Fifth aide resigns as 'Partygate' pressure continues for Boris Johnson
Independent

In the wake of the ongoing Partygate saga, a number of Tory MPs and politicians have publicly broken rank to denounce their leader.

Some have called on him to resign completely, while others have had harsh words against him and there are even rumours that MPs are sending no-confidence letters to Sir Graham Brady, chairman of the 1922 committee, as part of a "pork pie plot". 54 are needed to trigger a vote that could denounce him and the BBC reckons 17 letters have already been sent.

Without further ado, here's a round-up of people who Johnson might not be able to count on for an invite to any of their parties in the future.

Douglas Ross


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The leader of the Scottish Conservative party - not that that seems to mean much to Jacob Rees-Mogg - called for Johnson to resign after he apologised for attending an organised drinks event in the Downing Street garden in May 2020 while the country was only allowed to meet one on one outside.

He told reporters in January: “I said yesterday if the prime minister attended this gathering, party, event in Downing Street on May 20th then he could not continue as prime minister. So regretfully I have to say his position is no longer tenable.”

He added that Johnson’s apology implies “acceptance from the prime minister that it was wrong and therefore, I don’t want to be in this position, but I am in this position now, where I don’t think he can continue as leader of the Conservatives”.

Yesterday, after Sue Gray's report was (sort of) published, finding a "failure of leadership" in Downing Street, Ross reiterated his view and in a statement said:

“I made my position clear several weeks ago and that remains my position in light of the findings of Sue Gray’s report, which states ‘at least some of the gatherings in question represent a serious failure to observe not just the high standards expected of those working at the heart of government, but also of the standards expected of the entire British population at the time’".

He also called for the report to be published in full.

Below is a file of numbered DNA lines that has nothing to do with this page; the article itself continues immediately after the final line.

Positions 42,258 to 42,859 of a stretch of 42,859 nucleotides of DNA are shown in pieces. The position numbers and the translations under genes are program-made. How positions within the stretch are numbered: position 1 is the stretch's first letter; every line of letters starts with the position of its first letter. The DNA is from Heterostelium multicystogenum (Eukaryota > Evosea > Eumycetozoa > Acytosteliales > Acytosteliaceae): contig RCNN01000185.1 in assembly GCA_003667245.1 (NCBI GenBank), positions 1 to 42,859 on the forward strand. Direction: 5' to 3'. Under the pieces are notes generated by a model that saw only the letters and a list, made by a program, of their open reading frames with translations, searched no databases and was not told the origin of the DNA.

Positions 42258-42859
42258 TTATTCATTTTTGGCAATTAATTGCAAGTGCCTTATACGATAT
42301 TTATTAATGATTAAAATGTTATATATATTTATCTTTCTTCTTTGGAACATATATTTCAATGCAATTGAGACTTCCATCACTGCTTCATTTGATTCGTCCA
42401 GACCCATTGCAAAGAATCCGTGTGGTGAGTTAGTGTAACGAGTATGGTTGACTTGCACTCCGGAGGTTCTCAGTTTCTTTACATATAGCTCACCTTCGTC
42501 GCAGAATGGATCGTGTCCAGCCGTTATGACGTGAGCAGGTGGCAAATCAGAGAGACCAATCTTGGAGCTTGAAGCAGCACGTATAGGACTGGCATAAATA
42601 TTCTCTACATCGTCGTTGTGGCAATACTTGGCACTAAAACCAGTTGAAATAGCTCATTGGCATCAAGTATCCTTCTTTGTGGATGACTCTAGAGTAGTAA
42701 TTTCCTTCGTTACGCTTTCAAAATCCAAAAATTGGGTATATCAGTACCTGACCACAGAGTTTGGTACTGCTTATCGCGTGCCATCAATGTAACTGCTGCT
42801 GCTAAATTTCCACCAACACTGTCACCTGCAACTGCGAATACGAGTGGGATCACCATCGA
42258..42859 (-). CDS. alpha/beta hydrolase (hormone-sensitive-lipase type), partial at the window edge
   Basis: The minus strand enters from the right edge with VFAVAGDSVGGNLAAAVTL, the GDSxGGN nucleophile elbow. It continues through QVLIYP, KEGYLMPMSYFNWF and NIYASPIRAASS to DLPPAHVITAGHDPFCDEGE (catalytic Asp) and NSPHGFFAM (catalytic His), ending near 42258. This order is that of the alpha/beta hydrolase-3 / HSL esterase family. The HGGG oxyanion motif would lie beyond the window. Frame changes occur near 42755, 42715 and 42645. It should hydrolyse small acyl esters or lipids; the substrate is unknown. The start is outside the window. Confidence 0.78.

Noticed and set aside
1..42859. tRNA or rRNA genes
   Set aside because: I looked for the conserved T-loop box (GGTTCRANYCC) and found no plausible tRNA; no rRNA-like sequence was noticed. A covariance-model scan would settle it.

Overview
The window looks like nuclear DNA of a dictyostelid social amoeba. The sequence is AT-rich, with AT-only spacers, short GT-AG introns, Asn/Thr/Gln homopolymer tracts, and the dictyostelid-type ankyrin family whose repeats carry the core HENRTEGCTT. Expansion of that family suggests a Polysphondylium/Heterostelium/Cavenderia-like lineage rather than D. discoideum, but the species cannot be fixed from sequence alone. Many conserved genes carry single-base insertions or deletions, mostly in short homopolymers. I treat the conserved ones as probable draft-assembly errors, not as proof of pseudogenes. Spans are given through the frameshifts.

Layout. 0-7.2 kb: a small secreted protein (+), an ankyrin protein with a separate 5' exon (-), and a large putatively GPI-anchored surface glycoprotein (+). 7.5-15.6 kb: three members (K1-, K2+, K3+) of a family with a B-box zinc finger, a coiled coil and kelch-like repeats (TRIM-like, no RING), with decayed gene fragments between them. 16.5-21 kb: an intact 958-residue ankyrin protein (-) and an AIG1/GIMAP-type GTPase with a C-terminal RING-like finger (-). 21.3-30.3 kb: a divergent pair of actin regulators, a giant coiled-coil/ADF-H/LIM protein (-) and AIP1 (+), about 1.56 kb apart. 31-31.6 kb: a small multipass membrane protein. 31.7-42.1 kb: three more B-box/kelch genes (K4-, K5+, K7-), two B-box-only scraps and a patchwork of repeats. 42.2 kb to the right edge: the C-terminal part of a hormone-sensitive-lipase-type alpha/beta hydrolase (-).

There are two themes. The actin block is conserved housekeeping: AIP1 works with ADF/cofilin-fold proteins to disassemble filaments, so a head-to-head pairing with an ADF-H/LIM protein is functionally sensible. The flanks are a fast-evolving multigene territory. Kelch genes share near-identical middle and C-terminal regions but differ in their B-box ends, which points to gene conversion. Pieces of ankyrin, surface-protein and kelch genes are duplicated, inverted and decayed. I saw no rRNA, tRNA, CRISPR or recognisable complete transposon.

William Wragg

Speaking on BBC Radio 4’s PM programme, the Hazel Grove MP, who is chairman of the Public Affairs and Constitutional Affairs Committee also called on the PM to resign.

He said: “The prime minister’s position is untenable and I don’t believe it should be left to the findings of a civil servant to determine the future of the prime minister, and indeed, who governs this country.”

He said he felt for his colleagues who are “frankly, worn out of defending what is invariably indefensible.”

Later last month, he accused Number 10 of "blackmailing" rebels who were plotting against the PM.

Caroline Nokes


Chair of the Women and Equalities Committee and former minister Nokes told ITV’s Peston that Johnson was “damaging” for the party.

She said: “He looks like a liability and I think he either goes now, or he goes in three years’ time at a general election. And it’s up to the party to decide which way around that’s going to be.

“I know my thoughts are that he’s damaging us now, he’s damaging the entire Conservative brand with an unwillingness to accept the strictures that other people have lived by.”

Asked if she felt it was better for the sake of their party if Johnson goes now, Nokes said: “Absolutely.”

Sir Roger Gale


Gale told ITV News that the prime minister should either resign “with dignity” or backbench Tories will be forced to remove him with letters of no confidence.

He said “a red line” had been crossed.

After the police asked Gray's probe to make “minimal reference” to incidents it is investigating, he said they were creating a "farce".

Andrew Bridgen